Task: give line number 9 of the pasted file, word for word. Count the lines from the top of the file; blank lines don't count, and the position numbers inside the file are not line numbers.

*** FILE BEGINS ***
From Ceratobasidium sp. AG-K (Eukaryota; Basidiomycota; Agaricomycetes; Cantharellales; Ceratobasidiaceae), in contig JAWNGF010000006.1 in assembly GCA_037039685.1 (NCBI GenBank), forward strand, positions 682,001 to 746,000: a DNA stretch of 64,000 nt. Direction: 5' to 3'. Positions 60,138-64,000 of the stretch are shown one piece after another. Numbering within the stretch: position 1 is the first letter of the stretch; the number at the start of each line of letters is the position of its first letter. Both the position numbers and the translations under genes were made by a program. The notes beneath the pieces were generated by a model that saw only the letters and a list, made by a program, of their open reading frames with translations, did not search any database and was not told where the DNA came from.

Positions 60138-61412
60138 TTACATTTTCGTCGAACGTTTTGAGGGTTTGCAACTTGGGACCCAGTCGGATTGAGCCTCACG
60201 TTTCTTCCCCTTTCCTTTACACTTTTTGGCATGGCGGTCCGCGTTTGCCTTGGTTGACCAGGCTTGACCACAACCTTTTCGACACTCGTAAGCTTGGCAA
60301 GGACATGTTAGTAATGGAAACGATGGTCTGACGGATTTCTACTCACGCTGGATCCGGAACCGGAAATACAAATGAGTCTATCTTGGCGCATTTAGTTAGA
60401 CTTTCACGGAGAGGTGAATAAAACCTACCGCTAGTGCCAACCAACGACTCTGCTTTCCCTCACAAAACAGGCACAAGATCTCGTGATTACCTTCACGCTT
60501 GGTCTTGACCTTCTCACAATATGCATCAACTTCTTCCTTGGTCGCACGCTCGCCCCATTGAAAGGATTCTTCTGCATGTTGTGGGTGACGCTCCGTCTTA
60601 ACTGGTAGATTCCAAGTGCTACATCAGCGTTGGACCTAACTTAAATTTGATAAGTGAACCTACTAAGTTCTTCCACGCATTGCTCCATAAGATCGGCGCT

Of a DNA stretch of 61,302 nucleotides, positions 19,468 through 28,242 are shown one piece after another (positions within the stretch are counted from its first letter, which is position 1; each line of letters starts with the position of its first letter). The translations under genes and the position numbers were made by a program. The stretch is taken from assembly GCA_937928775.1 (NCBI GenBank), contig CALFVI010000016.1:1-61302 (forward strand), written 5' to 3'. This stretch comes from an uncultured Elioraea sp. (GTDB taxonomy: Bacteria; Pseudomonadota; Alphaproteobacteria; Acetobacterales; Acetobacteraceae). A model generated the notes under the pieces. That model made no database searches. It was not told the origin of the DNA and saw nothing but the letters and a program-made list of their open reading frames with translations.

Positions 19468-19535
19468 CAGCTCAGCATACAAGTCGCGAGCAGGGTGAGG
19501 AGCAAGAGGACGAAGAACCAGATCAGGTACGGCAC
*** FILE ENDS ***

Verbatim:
Of a DNA stretch of 61,302 nucleotides, positions 19,468 through 28,242 are shown one piece after another (positions within the stretch are counted from its first letter, which is position 1; each line of letters starts with the position of its first letter). The translations under genes and the position numbers were made by a program. The stretch is taken from assembly GCA_937928775.1 (NCBI GenBank), contig CALFVI010000016.1:1-61302 (forward strand), written 5' to 3'. This stretch comes from an uncultured Elioraea sp. (GTDB taxonomy: Bacteria; Pseudomonadota; Alphaproteobacteria; Acetobacterales; Acetobacteraceae). A model generated the notes under the pieces. That model made no database searches. It was not told the origin of the DNA and saw nothing but the letters and a program-made list of their open reading frames with translations.